A total of €74.4 billion of real estate debt and bank-owned property was sold during 2015, forming the bulk of the €104.3 billion of loan portfolios traded during the year, according to new research published by Deloitte.
Some €37.7 billion of loans and real estate-owned (REO) property sales backed by commercial assets were completed during 2015, with €18.5 billion of sales ongoing at year end. A total of €36.7 billion of residential loans were sold with €500 million ongoing.
The overall volume of loan sales was up 26 percent from 2014, according to Deloitte’s Deleveraging Europe 2015-2016 report. Loan portfolio sales are expected to reach €130 billion during 2016 as European financial institutions tackle more than €2 trillion of non-performing assets, the firm predicted.
Increased regulation and capital requirements for banks and insurance companies as a result of Basel III and Solvency II were cited among the drivers of loan sales.
Deloitte warned that the supply of price-accretive loan-on-loan financing for large-scale deals might prove challenging, although it added that buyers with strong track records and solid relationships with lenders will continue to drive the market.
Italy, Spain, the Netherlands, Ireland, central and eastern Europe and south-eastern Europe are all expected to be active markets in 2016, while performing loan sales are expected to increase rapidly in more mature markets.
In the UK market, residential loan sales reached £32.7 billion, while there was £5.3 billion of CRE and REO loan sales. The report noted that there is an increasing trend towards sales of performing loan portfolios including UKAR’s sale of the £13 billion Granite portfolio and GE’s exit from the bulk of its GE Capital business. UKAR is expected to sell its $17 billion Bradford and Bingley portfolio, the report noted.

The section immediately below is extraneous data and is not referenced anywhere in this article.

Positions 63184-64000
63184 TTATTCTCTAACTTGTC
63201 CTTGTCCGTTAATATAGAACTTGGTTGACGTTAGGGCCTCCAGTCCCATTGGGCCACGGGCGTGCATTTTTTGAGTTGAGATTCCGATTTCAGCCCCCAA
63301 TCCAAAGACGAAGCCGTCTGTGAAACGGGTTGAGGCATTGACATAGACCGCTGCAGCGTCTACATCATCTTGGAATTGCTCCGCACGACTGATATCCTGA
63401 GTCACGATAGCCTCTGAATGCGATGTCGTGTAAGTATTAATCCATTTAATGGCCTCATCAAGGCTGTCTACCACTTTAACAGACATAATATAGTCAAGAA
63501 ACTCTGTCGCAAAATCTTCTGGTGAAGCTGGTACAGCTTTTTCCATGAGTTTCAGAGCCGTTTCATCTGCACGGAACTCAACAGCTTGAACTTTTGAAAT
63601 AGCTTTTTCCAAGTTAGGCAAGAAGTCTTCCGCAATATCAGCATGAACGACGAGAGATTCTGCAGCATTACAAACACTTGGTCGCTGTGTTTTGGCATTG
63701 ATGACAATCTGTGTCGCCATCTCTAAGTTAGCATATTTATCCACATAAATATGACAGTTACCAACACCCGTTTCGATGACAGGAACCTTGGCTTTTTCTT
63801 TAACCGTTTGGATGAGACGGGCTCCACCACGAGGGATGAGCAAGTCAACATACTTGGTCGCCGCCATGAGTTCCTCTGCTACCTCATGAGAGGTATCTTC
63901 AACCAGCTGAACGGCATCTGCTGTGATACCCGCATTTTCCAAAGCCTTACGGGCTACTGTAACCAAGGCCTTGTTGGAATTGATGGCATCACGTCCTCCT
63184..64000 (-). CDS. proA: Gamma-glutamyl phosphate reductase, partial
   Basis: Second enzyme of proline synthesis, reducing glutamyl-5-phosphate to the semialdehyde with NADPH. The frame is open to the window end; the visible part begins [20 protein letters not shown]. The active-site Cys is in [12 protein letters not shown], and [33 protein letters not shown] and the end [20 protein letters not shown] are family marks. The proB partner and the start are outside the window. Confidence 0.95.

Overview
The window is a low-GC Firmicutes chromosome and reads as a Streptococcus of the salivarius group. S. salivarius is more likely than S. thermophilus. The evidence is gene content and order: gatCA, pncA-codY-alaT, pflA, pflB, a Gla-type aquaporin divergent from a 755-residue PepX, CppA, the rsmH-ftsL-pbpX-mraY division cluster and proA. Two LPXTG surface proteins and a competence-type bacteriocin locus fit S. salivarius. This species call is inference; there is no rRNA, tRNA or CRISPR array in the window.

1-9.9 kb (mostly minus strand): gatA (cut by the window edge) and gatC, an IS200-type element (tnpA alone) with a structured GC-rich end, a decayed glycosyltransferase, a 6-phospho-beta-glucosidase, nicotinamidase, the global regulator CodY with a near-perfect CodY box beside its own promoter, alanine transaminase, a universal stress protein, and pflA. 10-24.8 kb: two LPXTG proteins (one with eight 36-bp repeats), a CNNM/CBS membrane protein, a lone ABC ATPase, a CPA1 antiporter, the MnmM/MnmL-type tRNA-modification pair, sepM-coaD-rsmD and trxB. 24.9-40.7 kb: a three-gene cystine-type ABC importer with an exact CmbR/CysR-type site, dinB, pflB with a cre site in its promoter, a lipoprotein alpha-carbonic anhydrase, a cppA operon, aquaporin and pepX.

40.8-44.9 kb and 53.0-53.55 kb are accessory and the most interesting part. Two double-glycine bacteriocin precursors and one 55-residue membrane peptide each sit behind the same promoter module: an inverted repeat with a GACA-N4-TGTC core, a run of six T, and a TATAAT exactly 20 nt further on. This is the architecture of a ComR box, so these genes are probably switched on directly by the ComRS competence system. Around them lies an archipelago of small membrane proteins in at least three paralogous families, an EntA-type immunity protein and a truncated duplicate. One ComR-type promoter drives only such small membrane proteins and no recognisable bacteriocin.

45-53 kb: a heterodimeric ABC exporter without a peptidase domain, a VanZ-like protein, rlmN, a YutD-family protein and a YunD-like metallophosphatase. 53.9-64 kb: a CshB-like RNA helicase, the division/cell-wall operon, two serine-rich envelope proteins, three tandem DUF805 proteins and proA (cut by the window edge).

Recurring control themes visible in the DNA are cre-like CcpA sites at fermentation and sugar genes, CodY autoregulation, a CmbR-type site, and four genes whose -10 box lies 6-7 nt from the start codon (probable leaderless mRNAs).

The Irish market slowed down in 2015 as banks have deleveraged significant portions of their debt piles. Total loan sales were €22.8 billion, down 19 percent from €28 billion in 2014. Ongoing sales in Ireland included NAMA’s €1.5 billion Project Tolka, its €700 million Project Abbey and its €350 million Project Lee.
The Spanish NPL market is expected to be active in 2016 on the back of signs of economic recovery in the country. Around €20 billion of volume was placed onto the market last year, although only €8 billion was reportedly closed. An estimated €148 billion of NPLs are still held on banks’ balance sheets in Spain as of September 2015.
The Italian loan sale market is growing fast on the back of strategic sales by Italy’s largest banks, Deloitte said. In total, there were €17.4 billion of completed loan sales by the end of 2015, up 36.7 percent from the previous year. However, little was real estate: completed CRE loans accounted for €400 million and residential property accounted for €600 million. The Italian parliament’s recently-approved reforms to the recovery process for distressed loans is expected to spark further market activity.
The German market is expected to remain cautious. During 2015, €4.6 billion of CRE loan sales were completed, with €1.6 billion ongoing, forming the bulk of the market, in which Commerzbank was the most active seller. Last year saw an increase in activity from German institutions as a result of improving economic conditions in the country.
In the Netherlands, just €770 million of CRE loans were sold, although €5.29 billion of sales were ongoing at the end of the year, including the €4.9 billion sale of Propertize. Project Lucas, the €420 million CRE NPL portfolio sold by Van Landshot to Cerberus in September 2015, was the first open auction of a sizeable Dutch portfolio.
Dutch loans exposures are highly concentrated within seven banks and asset management agencies: ING, ABN Amro, Rabobank, SNS Reaal, Propertize and NIBC hold above 87% of the assets in the country.
The central and eastern Europe market did not take off as some had predicted. Deloitte’s figures show that just €300 million of CRE loans were traded during the year and €200 million of residential. Romania was the main focus of activity.